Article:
I rather agree with Mike Smithson
. The heady days of Crewe, London and Henley have led lots of people, including the politics home
panel, to assume that the SNP are going to win it, and that mere inconveniences like a 13,000 majority can be ignored. Well, maybe. But it's worth recognising that this is one of Labour's safest seats; that at any other time we would be saying that a monkey with a red rosette could win it.
That being so, it's probably judicious to enter into a bit of expectation management. If Labour do win this back, as by all measures and in all ways they should, it will be spun as a turning-point for Brown - proof that things are going his way again. Since it is almost a certainty that the Labour share of the vote will fall, and possibly fairly far, all the opposition parties should be running with the line that this is a very safe seat, and that the message for Brown should be a reduced vote and so forth. That way, anything other than an increased/equivalent Labour vote can be portrayed as a setback, while if the SNP did pull one out of the bag, then it starts to look like game over.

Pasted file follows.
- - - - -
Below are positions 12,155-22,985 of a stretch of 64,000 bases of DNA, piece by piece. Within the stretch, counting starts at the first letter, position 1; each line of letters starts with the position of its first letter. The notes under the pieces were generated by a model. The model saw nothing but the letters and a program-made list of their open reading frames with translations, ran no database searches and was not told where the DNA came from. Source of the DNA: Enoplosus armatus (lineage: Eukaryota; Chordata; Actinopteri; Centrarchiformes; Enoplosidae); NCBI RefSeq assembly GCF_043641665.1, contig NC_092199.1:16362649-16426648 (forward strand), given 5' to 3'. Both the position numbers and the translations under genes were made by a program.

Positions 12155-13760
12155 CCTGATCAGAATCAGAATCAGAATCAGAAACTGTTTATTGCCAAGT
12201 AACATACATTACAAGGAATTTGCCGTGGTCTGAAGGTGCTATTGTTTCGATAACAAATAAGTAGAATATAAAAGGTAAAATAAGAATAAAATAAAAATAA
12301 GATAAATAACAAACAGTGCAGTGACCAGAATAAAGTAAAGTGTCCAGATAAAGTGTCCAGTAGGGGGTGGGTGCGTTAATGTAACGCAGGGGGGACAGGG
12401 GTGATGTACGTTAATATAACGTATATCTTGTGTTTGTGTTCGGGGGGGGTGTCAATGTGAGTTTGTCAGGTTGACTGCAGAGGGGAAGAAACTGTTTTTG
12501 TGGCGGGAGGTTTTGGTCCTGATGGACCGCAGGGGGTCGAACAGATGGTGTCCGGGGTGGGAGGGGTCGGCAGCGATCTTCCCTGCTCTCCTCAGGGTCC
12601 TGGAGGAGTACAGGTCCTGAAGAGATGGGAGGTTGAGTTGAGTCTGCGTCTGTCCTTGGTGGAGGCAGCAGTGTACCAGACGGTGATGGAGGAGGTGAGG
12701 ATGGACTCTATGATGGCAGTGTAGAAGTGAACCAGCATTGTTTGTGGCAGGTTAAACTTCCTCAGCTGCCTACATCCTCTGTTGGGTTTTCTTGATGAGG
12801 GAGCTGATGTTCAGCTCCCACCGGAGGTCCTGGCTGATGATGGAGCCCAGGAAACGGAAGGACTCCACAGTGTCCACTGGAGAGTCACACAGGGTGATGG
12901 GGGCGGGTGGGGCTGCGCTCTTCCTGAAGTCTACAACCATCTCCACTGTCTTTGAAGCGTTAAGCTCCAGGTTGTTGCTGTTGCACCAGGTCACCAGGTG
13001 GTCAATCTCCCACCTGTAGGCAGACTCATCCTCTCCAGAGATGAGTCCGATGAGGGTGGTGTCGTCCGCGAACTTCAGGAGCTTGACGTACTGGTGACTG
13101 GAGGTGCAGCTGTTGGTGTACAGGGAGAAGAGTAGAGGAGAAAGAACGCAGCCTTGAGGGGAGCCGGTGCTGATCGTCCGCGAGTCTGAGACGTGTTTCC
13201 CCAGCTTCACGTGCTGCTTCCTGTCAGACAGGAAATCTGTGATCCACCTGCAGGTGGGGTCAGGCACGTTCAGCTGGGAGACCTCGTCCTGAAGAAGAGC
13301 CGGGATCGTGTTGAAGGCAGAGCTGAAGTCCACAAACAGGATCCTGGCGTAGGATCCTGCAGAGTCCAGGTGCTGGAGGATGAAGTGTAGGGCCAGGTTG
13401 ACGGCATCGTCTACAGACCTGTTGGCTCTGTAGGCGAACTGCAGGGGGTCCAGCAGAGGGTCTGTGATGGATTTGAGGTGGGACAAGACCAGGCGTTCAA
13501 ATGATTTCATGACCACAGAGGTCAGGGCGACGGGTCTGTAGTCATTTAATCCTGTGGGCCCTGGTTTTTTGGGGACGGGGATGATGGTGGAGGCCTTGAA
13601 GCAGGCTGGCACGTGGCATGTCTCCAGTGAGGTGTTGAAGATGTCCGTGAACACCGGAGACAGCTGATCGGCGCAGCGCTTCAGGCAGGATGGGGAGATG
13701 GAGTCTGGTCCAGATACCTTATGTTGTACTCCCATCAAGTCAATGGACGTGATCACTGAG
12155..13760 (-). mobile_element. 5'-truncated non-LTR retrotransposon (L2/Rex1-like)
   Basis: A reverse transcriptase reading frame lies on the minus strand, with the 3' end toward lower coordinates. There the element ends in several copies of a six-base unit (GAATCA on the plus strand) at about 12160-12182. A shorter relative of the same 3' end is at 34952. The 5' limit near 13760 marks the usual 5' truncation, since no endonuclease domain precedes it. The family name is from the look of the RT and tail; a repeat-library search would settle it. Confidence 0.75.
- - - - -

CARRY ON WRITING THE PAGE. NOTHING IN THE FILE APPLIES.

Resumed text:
Labour have become rather bad at expectation management, for the simple reason that reality is starting to outstrip their worst predictions. When it's used properly, however, it's an effective way of making sure that your message becomes the first draft for the newspapers.